Saturday 17 August 2013

Some of my blog followers (may the tribe increase) are aware of my hobby of photographing - or trying to photograph - birds of a feather. I like walking in the countryside, or anywhere, but I also like something to do at the same time. Thus I began snapping birds with my Panasonic Lumix DMC-FZ28. A bridge camera that's light to carry and doesn't require a Phd to operate. Annette is very patient with my continued stopping and cocking an ear for a bird sound, or putting my finger to my lips and creeping forward to capture one on the chip. I am always astounded by the beauty of birds, as I was by seashells when I once collected them. I expect flowers do it for some of us too. What a wonderful world is the natural planet, fast diminishing I know and would like it to stop, but somehow humankind thunders on despite good intentions, warnings and attempts to arrest our devastation of the wild and wildlife. Anyway, I don't want to preach, I just want to say how lucky I feel sometimes to be just here, seeing a live thing of beauty - creature or plant - and feeling full of wonder at the astonishing array of natural art we have out there. Above are four of my favourites. The raptor is an Australian Black Kite, the kingfisher I snapped in Bali, the last one is a Red Rumped Swallow taking a sip of a swimming pool in Turkey and the bee-eater, or honey eater, I have no idea what he is but I photographed him outside the town of 1770 in Queensland, Australia. (Yes, that really is what the town is called. apparently Capt Cook ran out of words, so named it after the year.)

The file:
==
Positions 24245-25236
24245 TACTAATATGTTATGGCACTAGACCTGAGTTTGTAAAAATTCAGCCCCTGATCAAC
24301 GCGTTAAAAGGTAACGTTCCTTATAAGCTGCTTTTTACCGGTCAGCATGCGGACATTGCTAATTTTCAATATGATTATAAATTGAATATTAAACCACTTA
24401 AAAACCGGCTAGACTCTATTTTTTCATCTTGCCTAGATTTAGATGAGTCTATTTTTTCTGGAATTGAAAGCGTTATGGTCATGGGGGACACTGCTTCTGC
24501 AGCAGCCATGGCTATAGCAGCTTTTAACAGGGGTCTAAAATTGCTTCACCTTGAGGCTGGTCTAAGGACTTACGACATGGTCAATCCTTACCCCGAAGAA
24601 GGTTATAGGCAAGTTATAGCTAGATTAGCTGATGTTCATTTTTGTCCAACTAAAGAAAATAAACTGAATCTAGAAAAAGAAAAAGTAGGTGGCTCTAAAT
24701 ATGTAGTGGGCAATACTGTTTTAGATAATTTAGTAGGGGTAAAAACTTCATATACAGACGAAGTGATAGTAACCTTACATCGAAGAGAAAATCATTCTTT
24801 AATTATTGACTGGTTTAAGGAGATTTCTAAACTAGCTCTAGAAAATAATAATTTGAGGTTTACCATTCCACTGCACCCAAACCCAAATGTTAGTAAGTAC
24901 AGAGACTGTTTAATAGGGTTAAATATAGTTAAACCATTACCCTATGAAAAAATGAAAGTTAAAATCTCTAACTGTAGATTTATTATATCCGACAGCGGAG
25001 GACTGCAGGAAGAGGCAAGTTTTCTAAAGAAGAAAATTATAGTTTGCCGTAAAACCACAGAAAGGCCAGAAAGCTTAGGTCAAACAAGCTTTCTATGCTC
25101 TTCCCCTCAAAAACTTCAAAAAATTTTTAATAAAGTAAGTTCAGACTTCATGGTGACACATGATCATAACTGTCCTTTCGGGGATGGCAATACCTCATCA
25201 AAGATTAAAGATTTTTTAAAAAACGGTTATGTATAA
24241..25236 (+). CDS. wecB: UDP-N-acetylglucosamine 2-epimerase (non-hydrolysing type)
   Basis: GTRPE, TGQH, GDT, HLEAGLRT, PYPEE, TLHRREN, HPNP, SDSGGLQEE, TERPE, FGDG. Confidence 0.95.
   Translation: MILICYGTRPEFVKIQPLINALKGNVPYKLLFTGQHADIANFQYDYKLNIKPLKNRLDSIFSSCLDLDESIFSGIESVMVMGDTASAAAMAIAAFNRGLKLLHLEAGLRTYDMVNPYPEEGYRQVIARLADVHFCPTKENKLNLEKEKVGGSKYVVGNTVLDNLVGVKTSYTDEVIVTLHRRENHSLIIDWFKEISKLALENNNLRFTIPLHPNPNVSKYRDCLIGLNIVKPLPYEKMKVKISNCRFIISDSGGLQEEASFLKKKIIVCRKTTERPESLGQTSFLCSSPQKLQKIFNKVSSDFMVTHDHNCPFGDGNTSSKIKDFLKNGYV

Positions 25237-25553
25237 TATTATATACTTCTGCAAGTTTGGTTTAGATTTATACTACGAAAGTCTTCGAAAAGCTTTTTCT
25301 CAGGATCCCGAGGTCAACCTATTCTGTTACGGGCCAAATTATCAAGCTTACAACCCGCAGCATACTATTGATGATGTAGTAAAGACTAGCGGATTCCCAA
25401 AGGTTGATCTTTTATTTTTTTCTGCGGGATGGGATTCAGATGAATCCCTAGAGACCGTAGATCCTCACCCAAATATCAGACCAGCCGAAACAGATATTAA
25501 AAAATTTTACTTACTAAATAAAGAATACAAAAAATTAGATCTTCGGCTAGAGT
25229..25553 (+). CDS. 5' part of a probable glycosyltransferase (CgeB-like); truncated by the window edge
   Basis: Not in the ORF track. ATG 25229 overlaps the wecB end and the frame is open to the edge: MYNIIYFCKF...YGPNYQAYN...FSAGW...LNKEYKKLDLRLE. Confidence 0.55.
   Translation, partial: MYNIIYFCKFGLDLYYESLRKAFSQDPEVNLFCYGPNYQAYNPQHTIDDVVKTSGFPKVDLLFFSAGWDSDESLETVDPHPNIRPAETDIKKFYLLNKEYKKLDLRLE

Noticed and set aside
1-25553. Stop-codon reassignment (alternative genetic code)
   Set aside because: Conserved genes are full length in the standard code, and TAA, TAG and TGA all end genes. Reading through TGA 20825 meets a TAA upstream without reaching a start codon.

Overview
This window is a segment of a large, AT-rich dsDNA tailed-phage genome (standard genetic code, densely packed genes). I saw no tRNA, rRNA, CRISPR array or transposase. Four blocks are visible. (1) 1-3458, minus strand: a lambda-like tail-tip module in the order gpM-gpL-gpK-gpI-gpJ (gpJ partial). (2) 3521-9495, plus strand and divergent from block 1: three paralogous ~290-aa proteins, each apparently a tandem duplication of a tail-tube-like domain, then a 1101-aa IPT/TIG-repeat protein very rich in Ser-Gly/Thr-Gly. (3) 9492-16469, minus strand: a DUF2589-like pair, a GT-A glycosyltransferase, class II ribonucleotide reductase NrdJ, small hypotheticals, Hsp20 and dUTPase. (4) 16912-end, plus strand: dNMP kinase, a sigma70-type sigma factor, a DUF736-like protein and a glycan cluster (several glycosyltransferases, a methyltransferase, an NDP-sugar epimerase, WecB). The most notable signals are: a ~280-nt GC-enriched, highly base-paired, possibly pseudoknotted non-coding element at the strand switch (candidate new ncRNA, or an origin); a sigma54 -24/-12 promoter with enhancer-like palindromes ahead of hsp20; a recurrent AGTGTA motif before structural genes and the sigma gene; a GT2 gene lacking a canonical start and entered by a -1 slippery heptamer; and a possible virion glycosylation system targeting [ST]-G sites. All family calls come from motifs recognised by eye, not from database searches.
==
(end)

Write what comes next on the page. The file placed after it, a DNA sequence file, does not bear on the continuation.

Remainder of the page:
Friday 9 August 2013

I've just re-read an old favourite. Jack Finney's collection of short stories 'About Time'. The tales are all set around the time of the late '50s, early '60s in the USA, JF being an American author with cultural concerns. The hero usually works for an ad company and commutes to the big city with briefcase, suit and, oh yes, trilby hat.
However, in all the stories the main protagonists do not like the time they're living in, but yearn for (and usually get, through some sort of time travel) an earlier period, round about the '20s and 30's when life was a lot slower and by inference, cleaner and better. They speak lovingly of open-topped bullnosed automobiles, dollars that buy a lot more and trams that go dinga-ling-ling. Nostalgia.

Funny thing is - well, not so funny, perhaps pathetic? - the time his heroes are desperate to escape from is the time I send my heroes back to when I write similar stories. To me the '50s and early '60s were a lot slower and cleaner, and by inference, much better than now. I guess the golden time is childhood for many of us - not all, I grant, for some had an unhappy time of it - but certainly for me. The summers were hotter, the winters cold but crisp and snowy, the books I read more amazing, running across the fields and fishing in the streams more exciting than bashing away on a keyboard. JFs heroes go back to their childhood years as adults, but me, I'd like to go back and be a kid again in the same era. Yeah, a bit pathetic.

PS The picture has nothing to do with the text. I just like it.